Bargain Thrift Center
Bargain Thrift Center has been proudly located in Germantown since 1985. We offer a vast selection of quality goods including clothing and accessories (in all sizes and styles) to linens, kitchen wares, decorative items, books, jewelry, toys and more! Our inventory changes constantly as new items are added daily. You will find a broad array of items ranging from everyday necessities to one of a kind treasures! Bargain Thrift has two locations: Bargain Thrift Center and Bargain Thrift Warehouse, conveniently located less than 5 minutes apart on Germantown Avenue.
More About This Place
"Bargain Thrift is a family owned and operated business, proudly located in Germantown since 1985. We feel the vibrant, interesting, storied objects we sell perfectly represent our vibrant, interesting, storied customers!"
Suzanne Quinn, Owner
The thrill of the hunt, the glory of the find... just two reasons to love thrifting. Whether you thrift for fun, for environmental reasons or for financial reasons we seek to always give you plenty of reasons to thrift with us! New items are added every single day we are open for business, all day long. Stop by and see what you will discover.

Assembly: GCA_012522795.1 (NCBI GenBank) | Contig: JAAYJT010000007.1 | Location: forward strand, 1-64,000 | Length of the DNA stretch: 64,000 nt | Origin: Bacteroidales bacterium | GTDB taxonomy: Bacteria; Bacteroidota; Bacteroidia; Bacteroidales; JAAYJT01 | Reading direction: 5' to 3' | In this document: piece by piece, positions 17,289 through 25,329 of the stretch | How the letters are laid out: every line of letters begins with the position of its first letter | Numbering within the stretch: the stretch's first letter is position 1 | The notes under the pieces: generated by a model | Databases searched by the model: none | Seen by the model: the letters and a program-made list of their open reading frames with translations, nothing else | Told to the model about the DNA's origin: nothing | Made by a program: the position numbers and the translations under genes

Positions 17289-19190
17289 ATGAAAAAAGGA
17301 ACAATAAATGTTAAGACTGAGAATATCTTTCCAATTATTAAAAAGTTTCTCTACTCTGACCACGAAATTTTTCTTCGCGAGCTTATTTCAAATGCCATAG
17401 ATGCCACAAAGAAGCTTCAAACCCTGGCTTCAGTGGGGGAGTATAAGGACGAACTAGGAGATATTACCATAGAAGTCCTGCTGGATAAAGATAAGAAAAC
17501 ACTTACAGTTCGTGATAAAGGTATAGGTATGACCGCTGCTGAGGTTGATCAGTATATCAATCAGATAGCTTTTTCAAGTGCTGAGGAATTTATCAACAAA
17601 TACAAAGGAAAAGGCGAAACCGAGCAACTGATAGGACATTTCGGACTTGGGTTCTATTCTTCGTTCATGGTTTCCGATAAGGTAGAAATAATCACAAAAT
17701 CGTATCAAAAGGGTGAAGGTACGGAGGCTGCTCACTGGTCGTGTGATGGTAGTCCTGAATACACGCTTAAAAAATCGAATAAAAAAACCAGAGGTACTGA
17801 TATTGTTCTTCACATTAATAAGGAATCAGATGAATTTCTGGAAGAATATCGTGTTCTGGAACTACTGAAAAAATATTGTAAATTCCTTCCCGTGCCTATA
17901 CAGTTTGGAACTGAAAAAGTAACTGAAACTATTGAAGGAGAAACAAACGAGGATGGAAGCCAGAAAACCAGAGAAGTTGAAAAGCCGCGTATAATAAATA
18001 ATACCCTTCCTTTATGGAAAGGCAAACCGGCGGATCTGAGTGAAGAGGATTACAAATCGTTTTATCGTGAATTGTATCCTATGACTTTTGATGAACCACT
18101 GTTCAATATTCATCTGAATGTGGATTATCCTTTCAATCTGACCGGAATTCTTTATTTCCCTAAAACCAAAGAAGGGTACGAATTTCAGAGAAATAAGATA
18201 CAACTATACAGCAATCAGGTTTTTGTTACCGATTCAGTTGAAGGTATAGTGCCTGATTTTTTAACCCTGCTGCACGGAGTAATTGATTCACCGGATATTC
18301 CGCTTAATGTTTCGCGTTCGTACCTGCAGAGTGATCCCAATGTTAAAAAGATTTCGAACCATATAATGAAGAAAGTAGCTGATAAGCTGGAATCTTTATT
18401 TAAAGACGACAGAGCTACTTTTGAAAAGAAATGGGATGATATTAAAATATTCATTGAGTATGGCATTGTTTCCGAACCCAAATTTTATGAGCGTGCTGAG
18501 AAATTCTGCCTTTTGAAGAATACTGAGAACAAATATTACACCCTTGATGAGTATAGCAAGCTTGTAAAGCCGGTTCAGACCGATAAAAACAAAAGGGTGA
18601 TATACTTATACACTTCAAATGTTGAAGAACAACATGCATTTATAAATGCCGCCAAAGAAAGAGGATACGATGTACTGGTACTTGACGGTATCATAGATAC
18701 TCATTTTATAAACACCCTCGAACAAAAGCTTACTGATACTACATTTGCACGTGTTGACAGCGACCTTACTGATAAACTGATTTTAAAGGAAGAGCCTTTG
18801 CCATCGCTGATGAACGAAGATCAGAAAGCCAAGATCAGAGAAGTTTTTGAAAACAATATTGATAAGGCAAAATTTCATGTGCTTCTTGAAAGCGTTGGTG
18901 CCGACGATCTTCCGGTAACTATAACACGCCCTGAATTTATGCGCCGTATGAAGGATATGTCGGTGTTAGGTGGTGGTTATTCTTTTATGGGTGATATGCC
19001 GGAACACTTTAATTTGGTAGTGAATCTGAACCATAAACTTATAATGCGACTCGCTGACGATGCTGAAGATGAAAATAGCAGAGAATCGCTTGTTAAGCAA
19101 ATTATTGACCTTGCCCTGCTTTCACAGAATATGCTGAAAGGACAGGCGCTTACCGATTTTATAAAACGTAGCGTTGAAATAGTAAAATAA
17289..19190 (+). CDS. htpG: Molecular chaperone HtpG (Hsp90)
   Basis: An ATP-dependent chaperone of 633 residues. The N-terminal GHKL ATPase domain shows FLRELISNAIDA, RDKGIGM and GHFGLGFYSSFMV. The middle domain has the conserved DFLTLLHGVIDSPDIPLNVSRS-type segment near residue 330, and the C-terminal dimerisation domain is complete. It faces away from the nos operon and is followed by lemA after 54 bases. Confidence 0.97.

Historic Grumblethorpe, a.k.a, John Wister's Big House was built in 1744, and was quartered during the Revolutionary War. Lived in by multiple generations of the Wister family, it is a quintessential example of Pennsylvania German architecture.
Sandalwood Yoga Studio
Strong Body, Quiet Mind, Tender Heart
Check the board at front of store for daily sales!
Did you know there are two Bargain Thrift locations? Bargain Thrift Warehouse is conveniently located less than 5 minutes apart at 4530 Germantown Avenue.
Germantown was an independent municipality until 1854, when it became part of the City of Philadelphia.
The first written protest against slavery was written in 1688 at the corner of Germantown Ave & Wister St.
Pioneering free jazz muscian Sun Ra moved his band The Arkestra from New York City to Germantown in 1968 and never left.
Germantown Avenue, also known as "The Great Road," follows an Indian path from the Delaware River.
During the Philadelphia Yellow Fever Epidemic in 1793, President George Washington and his cabinet moved to Germantown.
Germantown Avenue is part of the Colonial Germantown National Historic District, the longest National Historic District in the U.S.